Appeal from the Order of the Unemployment Compensation Board of Review in case of In Re: Claim of Herbert Partsch, No. B-187297.
Thomas M. Kalinyak, for petitioner.
William Kennedy, Associate Counsel, with him James K. Bradley, Associate Counsel, Richard Wagner, Counsel, and Richard L. Cole, Jr., Chief Counsel, for respondent.
Deborah A. Hughes, for intervenor.
Judges Mencer, Craig and MacPhail, sitting as a panel of three. Opinion by Judge MacPhail. Judge Palladino did not participate in the decision in this case.
[ 64 Pa. Commw. Page 294]
Herbert Partsch (Claimant) appeals from an order of the Unemployment Compensation Board of Review (Board) which reversed the decision of a referee and found Claimant ineligible for unemployment compensation benefits under Section 402(e) of the Unemployment Compensation Law (Law), Act of December 5, 1936, Second Ex. Sess., P.L. (1937) 2897, as amended, 43 P.S. § 802(e).
Claimant had been employed by W.C. McQuaide, Inc. (Employer) as a truck driver for approximately
[ 64 Pa. Commw. Page 295]
fifteen years when he was discharged by Employer on or about May 7, 1980. The record reveals that the reason for the discharge was Claimant's failure on May 5, 1980 to request authorization from Employer's dispatcher to return from a delivery trip without having completed two deliveries. The failure to request authorization was, the Board found, in violation of an Employer rule requiring such authorization.*fn1
Claimant alleges, and the Board found, that the reason he did not make the deliveries was that while driving on May 5 his right leg was sore and his right foot became numb rendering driving difficult. The pain and numbness were apparently results of a work-related injury suffered in June, 1979 which limited Claimant's ability to drive for prolonged time periods. Claimant testified at a hearing before the referee that although he did telephone the dispatcher following his last delivery of the day, his mind was so clouded by the pain in his leg that he did not request the proper authorization to return with undelivered goods.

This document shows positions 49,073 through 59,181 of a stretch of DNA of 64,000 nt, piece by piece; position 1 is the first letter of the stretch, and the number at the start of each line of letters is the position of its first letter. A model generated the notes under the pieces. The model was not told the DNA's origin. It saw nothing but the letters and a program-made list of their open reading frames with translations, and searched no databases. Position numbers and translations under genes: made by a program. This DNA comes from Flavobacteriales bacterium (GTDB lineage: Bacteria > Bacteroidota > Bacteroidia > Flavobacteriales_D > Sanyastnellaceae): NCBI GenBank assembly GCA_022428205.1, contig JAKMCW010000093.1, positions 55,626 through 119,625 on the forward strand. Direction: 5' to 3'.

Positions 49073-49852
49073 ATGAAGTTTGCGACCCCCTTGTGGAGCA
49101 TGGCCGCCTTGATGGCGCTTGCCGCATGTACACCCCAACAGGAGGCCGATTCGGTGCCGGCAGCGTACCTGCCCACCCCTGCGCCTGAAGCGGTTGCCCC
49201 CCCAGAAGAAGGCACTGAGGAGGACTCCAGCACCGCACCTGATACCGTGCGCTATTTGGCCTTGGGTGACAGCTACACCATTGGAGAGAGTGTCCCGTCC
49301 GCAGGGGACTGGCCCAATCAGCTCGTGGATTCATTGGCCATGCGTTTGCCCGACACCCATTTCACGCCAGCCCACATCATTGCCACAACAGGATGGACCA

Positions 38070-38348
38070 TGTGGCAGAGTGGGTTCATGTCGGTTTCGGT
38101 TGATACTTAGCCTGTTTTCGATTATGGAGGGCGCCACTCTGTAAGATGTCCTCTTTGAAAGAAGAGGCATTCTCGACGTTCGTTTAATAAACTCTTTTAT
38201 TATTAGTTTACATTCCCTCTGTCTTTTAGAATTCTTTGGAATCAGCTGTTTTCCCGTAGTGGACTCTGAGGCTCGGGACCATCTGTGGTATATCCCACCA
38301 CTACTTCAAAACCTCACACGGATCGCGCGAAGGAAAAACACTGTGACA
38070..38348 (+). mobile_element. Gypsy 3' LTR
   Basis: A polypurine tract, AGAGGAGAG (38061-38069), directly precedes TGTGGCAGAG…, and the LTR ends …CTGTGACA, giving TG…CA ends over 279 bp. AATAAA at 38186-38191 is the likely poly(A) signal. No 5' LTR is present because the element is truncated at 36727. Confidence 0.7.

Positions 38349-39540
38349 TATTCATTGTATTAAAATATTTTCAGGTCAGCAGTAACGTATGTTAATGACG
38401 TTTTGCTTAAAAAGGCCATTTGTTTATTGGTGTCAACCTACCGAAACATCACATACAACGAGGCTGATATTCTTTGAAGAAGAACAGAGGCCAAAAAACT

Following his discharge, Claimant's application for unemployment compensation benefits was denied by the Bureau (now Office) of Employment Security which found that his discharge was due to willful misconduct. Claimant appealed and, after a hearing, the referee reversed finding that Claimant's actions did not amount to an intentional and substantial disregard of his duties and obligations. The Board subsequently ...